"The Van Hollen-Clarke bill stops unfair and deceptive auto-renewals and free-to-pay schemes designed to make online subscriptions harder to cancel than to sign up for. That's not right; it's wrong,” said Ed Mierzwinski, senior director for federal consumer programs, U.S. PIRG.
“Too many consumers are roped into recurring charges when they try something for free or hit with auto-renewals they didn’t expect. This legislation will ensure that consumers don’t have to deal with surprise changes to their credit cards or bank accounts,” said Susan Grant, Director of Consumer Protection and Privacy at Consumer Federation of America.
“This legislation directly addresses unfair schemes used to automatically subscribe and renew charges on unwitting customers for products, online services, and even memberships that they may never use,” said Christine Hines, legislative director at the National Association of Consumer Advocates. “It provides commonsense protections that would ensure we are aware of, and actively consent to, automatic renewals and repeat purchases.”
“It’s unconscionable to use dark patterns to hook customers into long subscriptions and steep payments against their will, especially in the case of children and teens,” said David Monahan, Campaign Manager at Fairplay. “We applaud Senator Van Hollen and Congresswoman Clarke for standing up for consumers with this bill.”
“Too many companies engage in stealth marketing tactics online to get consumers to pay for services they may not want or use. The public should not be subjected to unfair and deceptive practices that can threaten their financial well-being. Sen. Chris Van Hollen and Rep. Clarke’s bill would create a safer consumer marketplace online, and give individuals powerful new ways to protect themselves,” said Jeff Chester, executive director, Center for Digital Democracy.
“Sen. Van Hollen and Rep. Clarke’s bill provides critical consumer protection in a digital era to address the use of dark patterns, like negative options, by sellers of good and services to trick consumers into actions they don't want to take. The bill promotes more competitive markets by empowering consumers to take the action they want,” said Birny Birnham of the Center for Economic Justice.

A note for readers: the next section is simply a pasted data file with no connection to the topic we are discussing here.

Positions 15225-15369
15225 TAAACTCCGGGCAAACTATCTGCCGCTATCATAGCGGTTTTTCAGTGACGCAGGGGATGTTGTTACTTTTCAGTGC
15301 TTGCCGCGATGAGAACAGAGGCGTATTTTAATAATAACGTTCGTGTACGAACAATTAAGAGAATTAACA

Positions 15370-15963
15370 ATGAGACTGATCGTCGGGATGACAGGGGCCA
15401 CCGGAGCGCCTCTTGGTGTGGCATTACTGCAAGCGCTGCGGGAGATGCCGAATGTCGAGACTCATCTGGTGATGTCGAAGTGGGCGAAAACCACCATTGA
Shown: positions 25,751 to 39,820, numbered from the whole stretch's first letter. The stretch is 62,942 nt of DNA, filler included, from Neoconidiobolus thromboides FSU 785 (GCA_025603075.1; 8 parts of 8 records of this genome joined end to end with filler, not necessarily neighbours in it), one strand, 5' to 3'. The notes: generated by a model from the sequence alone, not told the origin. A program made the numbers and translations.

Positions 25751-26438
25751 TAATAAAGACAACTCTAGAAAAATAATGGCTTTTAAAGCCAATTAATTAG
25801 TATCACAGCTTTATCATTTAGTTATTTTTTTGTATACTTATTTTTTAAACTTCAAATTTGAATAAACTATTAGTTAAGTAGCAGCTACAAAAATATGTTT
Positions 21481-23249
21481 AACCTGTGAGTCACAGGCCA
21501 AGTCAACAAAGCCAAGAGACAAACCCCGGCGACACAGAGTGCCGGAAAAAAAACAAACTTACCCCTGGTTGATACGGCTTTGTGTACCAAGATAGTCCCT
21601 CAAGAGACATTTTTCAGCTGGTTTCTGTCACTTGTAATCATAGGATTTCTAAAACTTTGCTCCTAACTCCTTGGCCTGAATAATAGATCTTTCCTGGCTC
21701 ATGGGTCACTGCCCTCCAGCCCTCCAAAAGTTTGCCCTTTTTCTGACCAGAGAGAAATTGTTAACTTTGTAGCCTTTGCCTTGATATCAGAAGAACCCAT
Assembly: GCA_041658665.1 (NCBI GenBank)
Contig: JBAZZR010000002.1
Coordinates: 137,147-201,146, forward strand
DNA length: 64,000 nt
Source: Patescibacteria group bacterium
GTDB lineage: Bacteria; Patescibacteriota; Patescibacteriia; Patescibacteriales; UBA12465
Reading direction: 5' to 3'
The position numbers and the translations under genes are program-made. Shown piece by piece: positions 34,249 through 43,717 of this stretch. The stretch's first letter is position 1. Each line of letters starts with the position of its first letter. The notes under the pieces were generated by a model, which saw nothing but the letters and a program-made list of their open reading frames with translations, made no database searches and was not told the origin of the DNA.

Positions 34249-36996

"Consumers should not be duped into automatic obligations for services that they did not agree to, only to enrich companies that mislead them into unwanted binding agreements,” said Linda Sherry, Consumer Action’s Director of National Priorities. “Consumers need Senator Van Hollen and Congresswoman Clarke’s solution that would require companies to get consumers’ express consent before committing them to contracts.”
"Negative options trick people into renewing automatic billing without their knowledge, and often for products or services that they do not even want or use. Sen. Van Hollen and Rep. Clarke’s bill will help restore transparency and fairness to online shopping,” said Lauren Saunders of the National Consumer Law Center.
“NCL endorses Senator Van Hollen and Congresswoman Clarke’s bill to require free-to-pay conversions or negative option features requiring express affirmative consent before automatically renewing contracts or converting free-to pay contracts to automatically renewing contracts. Consumers need these protections because contracts for free goods or services that automatically convert to monthly payments carry often hefty charges and terms – giving fair warning to consumers of these contracts and the right to cancel is essential. Thanks to Senator Van Hollen for his leadership,” said John Breyault of the National Consumers League.